BC Liberal leader Andrew Wilkinson wants to end ICBC 'monopoly'

Nov 7 2018, 3:20 am

In the wake of an announcement by the provincial government this past summer that changes were coming to the way the Insurance Corporation of British Columbia (ICBC) calculates its premiums, the leader of the official opposition says it’s time for more insurance options in BC altogether.

During his party’s convention in Vancouver this past weekend, BC Liberal Leader Andrew Wilkinson described ICBC as a “monopoly,” and said he’d make changes to the way vehicles are insured in the province.

And in a wide-ranging, sit-down interview with Daily Hive this week, Wilkinson offered more details on what sort of changes he sees.

“I was a lawyer for 25 years, did a lot of insurance defence work, and you start to think after a while,” he said. “We have this problem in BC that we assume that between the Pacific Ocean and the Rocky Mountains is all that exists in the whole wide world.”

Of course, he said, this is not the case.

“We’re not the only people in the world who buy auto insurance and other people are happier with their programs then people are with ICBC.”

Wilkinson said it’s time “for a complete root-and-branch overhaul: Let’s figure out how it’s done in the rest of the world, take the best practices and make it better for BC.”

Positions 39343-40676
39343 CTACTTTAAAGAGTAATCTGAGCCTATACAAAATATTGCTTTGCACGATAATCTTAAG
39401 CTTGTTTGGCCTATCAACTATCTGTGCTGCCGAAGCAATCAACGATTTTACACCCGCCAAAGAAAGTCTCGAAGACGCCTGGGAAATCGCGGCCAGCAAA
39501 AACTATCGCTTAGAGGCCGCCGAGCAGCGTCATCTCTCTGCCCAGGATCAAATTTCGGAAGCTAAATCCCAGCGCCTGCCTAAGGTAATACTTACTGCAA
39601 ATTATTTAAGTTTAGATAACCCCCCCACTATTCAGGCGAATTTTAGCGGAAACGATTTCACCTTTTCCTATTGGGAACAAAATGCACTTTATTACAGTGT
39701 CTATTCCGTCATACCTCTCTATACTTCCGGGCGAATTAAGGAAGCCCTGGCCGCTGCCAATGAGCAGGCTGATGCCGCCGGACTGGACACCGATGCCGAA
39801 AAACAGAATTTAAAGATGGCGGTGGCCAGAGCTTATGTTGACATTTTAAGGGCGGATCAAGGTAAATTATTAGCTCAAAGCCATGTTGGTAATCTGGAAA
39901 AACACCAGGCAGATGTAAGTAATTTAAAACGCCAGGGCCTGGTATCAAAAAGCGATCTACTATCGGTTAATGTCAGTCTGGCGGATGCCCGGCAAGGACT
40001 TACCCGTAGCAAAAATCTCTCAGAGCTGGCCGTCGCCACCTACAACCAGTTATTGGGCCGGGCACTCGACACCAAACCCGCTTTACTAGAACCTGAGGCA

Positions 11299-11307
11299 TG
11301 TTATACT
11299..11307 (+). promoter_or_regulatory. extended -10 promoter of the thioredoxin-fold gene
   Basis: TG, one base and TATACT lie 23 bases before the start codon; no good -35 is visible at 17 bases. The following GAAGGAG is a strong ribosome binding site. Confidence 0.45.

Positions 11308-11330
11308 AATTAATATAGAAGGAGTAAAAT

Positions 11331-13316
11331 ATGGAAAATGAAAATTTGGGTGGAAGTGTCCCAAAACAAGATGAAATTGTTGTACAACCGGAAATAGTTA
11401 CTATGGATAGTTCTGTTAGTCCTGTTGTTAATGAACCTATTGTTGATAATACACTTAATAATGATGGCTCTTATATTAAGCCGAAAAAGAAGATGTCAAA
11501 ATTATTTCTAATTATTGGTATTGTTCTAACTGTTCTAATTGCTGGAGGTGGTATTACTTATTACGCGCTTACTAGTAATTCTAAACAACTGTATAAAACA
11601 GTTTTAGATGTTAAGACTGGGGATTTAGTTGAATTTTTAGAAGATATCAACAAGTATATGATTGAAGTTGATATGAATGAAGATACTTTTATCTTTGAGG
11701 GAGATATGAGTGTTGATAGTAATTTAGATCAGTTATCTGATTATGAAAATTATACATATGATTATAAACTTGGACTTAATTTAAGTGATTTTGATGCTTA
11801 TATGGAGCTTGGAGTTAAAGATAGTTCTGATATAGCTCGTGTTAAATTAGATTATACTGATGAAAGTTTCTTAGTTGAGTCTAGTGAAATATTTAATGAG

As to what that would ultimately look like in the end, Wilkinson said he wouldn’t rule out anything.

“It could become a mutual insurance company or co-op, effectively,” he offered.

Comparing ICBC to an old car, Wilkinson said it’s time to change things up and start looking at other ideas.

“Why are we just tinkering with this old car, pretending it’s going to be happy and new? It’s  still a 45-year-old car.”


BC Liberal Party Leader Andrew Wilkinson at Daily Hive this week. (Clement Louineau/Colony Digital)

ICBC’s current rate structure is more than 30 years old and was built around insuring the vehicle, rather than the driver.

This past summer, the province announced major proposed changes to how ICBC calculates insurance premiums.

The biggest announcement, above all, was a proposal to move to a driver-based system.

At-fault crashes will be tied to the driver, rather than the person who owns the vehicle.

Should the application be approved, changes would come into effect by September 2019.

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